The slope of the graph will give the value of resistance.
Let us consider two points P and Q on the graph.
and from P along Y-axis, which meet at point R.
Now, QR = 10.2V – 34V = 6.8V
And PR = 3 – 1 = 2 ampere

Thus, resistance, R = 3.4 Ω

Question 8
When a 12 V battery is connected across an unknown resistor, there is a current of 2.5 mA in the circuit. Find the value of the resistance of the resistor.

Here, V = 12 V and I = 2.5 mA = 2.5 x 10-3 A
Resistance, R = = = 4,800 Ω = 4.8 x 10-3

Question 9
A battery of 9V is connected in series with resistors of 0.2 O, 0.3 O, 0.4 Q, 0.5 Q and 12 £1, respectively. How much current would flow through the 12 Q resistor?

Total resistance, R = 0.2 Ω + 0.3 Ω + 0.4 Ω + 0.5 Ω + 12 Ω – 13.4 Ω
Potential difference, V = 9 V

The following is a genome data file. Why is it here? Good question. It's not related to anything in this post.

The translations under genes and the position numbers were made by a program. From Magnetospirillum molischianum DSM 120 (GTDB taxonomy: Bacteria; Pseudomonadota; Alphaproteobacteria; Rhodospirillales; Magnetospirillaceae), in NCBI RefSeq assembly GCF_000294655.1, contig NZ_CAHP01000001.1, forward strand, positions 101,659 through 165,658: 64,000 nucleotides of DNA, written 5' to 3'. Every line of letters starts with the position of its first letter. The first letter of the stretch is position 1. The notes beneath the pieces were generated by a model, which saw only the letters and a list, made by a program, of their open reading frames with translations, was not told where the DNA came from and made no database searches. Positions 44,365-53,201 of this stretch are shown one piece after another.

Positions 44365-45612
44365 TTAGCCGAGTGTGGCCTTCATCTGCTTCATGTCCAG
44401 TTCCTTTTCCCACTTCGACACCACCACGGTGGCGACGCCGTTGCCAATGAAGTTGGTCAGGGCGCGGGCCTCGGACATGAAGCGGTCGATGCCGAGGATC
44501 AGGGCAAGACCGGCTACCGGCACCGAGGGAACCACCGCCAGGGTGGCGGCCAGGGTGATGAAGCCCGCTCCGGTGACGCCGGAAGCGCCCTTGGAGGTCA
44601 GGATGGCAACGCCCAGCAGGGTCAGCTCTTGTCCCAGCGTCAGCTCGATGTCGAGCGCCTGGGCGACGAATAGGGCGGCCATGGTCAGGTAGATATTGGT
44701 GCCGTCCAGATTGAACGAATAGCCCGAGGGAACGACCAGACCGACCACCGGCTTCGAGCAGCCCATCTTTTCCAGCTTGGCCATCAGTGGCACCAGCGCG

Current through the series circuit, I = = = 0.67 A
There is no division of current in series. Therefore current through 12 Ω resistor = 0.67 A.

Question 10
How many 176 Ω resistors (in parallel) are required to carry 5 A on a 220 V line? [CBSE (Delhi) 2013]

Suppose n resistors of 176 Ω are connected in parallel.

Thus 4 resistors are needed to be connect.

Question 11
Show how you would connect three resistors, each of resistance 6 Ω, so that the combination has a resistance of (i) 9 Ω, (ii) 4Ω

Here, R1 = R2 = R3 = 6 Ω.

(i) When we connect R1 in series with the parallel combination of R2 and R3 as shown in Fig. (a).
The equivalent resistance is

(ii) When we connect a series combination of R1 and R2 in parallel with R3, as shown in Fig. (b), the equivalent resistance is

Question 12
Several electric bulbs designed to be used on a 220 V electric supply line, are rated 10 W. How many lamps can be connected in parallel with each other across the two wires of 220 V line if the maximum allowable current is 5 A ?

Here, current, I = 5 A, voltage, V = 220 V